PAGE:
Global small-business platform Xero is predicting a frictionless economy by 2023 in which businesses can operate more efficiently and with fewer barriers.
Trent Innes, Managing Director, Xero Australia, said, “Today’s small-business ecosystem is still filled with friction – and by that I mean processes that are unnecessarily inefficient and the prolific use of analogue processes that digital solutions can simplify. For small businesses to thrive in the future, we need to see these barriers removed.”
Short-term focus, modest growth aspirations
The vision for a frictionless small-business economy comes as new Xero data confirmed that small-business owners are generally focused on the short term, with almost three-quarters only planning up to six-months ahead. This includes almost one in three that get by with just a day-to-day focus. Only six per cent of small businesses surveyed have a five-year plan.
The research also reveals that fewer than two in five are focused on growing their business long-term and close to one-in-three are only focused on maintaining the current level of business.
“The data, while alarming, is unsurprising. It shows that by and large, Australian small businesses don’t have a long-range view when it comes to business planning. Just as employees shouldn’t live paycheck to paycheck, small businesses should be thinking long term to plan for change and growth,” Innes said.
Xero’s Small Business Insights data routinely demonstrates that only 45-55 per cent of small businesses in Australia are cashflow positive at any time.
In April 2018, only 52 per cent of Australian small businesses were cashflow positive. Innes said the pressure forces businesses into short-termism and rather than spending time on a five-year plan, small businesses are having to chase payments to ensure they can pay bills.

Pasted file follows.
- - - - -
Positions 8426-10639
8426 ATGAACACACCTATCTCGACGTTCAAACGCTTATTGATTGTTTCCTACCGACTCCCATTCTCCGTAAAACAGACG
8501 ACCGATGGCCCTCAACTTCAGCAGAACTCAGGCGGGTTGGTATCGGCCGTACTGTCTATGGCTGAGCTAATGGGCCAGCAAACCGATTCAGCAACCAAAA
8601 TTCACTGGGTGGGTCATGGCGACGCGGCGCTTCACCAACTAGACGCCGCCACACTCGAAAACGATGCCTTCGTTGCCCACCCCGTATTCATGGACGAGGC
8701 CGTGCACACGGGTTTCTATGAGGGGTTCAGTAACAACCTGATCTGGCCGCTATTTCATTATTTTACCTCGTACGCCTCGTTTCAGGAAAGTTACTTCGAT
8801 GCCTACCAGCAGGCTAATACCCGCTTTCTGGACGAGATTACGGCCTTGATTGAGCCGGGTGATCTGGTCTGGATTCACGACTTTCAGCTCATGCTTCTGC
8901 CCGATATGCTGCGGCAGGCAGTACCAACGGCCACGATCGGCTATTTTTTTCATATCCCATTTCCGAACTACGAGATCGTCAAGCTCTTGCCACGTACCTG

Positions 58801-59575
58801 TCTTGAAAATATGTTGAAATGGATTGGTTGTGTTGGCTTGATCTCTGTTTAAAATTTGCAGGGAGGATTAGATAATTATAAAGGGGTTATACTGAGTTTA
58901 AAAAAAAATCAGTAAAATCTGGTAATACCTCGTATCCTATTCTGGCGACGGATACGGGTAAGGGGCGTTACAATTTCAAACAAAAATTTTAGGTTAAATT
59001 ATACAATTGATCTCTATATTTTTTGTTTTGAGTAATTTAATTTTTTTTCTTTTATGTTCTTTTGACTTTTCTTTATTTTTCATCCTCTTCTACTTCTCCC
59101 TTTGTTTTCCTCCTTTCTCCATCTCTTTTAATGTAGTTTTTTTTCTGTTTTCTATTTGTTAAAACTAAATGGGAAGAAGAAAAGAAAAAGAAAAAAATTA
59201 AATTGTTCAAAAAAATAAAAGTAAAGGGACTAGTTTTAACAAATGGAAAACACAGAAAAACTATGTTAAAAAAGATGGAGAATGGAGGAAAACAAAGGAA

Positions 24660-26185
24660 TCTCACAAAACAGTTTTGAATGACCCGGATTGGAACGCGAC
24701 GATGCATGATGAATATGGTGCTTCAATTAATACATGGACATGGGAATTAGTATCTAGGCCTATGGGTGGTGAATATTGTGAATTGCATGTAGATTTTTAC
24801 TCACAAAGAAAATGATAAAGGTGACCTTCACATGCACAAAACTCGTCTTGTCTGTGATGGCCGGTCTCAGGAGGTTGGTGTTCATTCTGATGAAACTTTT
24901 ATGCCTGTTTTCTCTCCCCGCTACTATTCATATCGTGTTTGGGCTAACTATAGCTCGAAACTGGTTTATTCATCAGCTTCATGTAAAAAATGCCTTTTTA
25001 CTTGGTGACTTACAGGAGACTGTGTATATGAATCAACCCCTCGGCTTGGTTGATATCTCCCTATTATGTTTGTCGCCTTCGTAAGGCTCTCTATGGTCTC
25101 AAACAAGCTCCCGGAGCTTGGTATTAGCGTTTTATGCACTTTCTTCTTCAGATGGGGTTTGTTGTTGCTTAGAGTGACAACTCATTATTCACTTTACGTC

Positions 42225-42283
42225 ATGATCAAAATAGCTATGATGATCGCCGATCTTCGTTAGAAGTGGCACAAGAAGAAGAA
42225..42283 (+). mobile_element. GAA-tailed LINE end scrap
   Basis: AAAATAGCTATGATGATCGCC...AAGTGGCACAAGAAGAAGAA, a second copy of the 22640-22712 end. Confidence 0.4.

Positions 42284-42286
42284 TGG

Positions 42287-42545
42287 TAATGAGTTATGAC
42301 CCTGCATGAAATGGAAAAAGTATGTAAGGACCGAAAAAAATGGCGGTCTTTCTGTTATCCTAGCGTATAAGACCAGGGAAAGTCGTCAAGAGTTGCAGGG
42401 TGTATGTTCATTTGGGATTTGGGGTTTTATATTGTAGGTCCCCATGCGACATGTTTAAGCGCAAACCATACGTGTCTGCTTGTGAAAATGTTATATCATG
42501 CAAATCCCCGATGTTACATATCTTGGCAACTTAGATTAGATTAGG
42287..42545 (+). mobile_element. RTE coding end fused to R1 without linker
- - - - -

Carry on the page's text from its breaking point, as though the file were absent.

“Small-business owners are focused on the day-to-day as they have immediate outgoings. As we ring in the new financial year, we urge small businesses to use this opportunity to start thinking about future-proofing their business for long term success,” he said.
What does small-business success look like in 2023?
To help small-business owners break out of short-termism and future-proof for long-term success, Xero has released its vision for what it predicts the small-business landscape will look like in 2023:
- Frictionless economy by 2023 – The introduction of Single Touch Payroll (STP) is set to remove a lot of friction in the way businesses report employee information including salary, wages and superannuation. Over the next five years, Innes expects more government initiatives to enable businesses to work smarter. “This means no more sending letters, files, forms and faxes to the ATO, it should all become increasingly digital.”
- Digital systems of record to become “must-haves” – Over the past five years, small businesses have embraced technology and the government has rapidly replatformed so that it can better support digital small business. As we head towards 2023, having a digital system of record will increasingly become compulsory, rather than a “nice-to-have”, which means keeping financial records in spreadsheets and shoeboxes may no longer be acceptable in future.
- E-invoicing to become simpler and commonplace – The federal government has adopted an industry-wide framework for digital invoicing, and Innes expects e-invoicing to see rapid uptake in the next five years, leading to savings in time and money for business owners that get onboard sooner rather than later.
- Payment times reduced to under 30 days – According to Xero’s Small Business Insights data, payment times on 30-day invoices have decreased by three full days over the past three years (41 days average in 2015, 38 days average in 2018). With e-invoicing, the possibility of sub-14 day trading terms becomes more and more likely.
- Gains from increased cashflow – Reduced payment times and a frictionless economy should translate into an uptick in cashflow positivity, and profitability, for many small businesses. This will enable business owners to hire more confidently, rely less on casual employment and create more jobs.
“Based on macro trends … the future of small business is one built on technology. The digitisation of business is happening at all levels and, increasingly, it’s being mandated by government. This new financial year, we urge small businesses to consider these sweeping changes and start putting plans in place to future-proof their business for the long-term,” Innes said.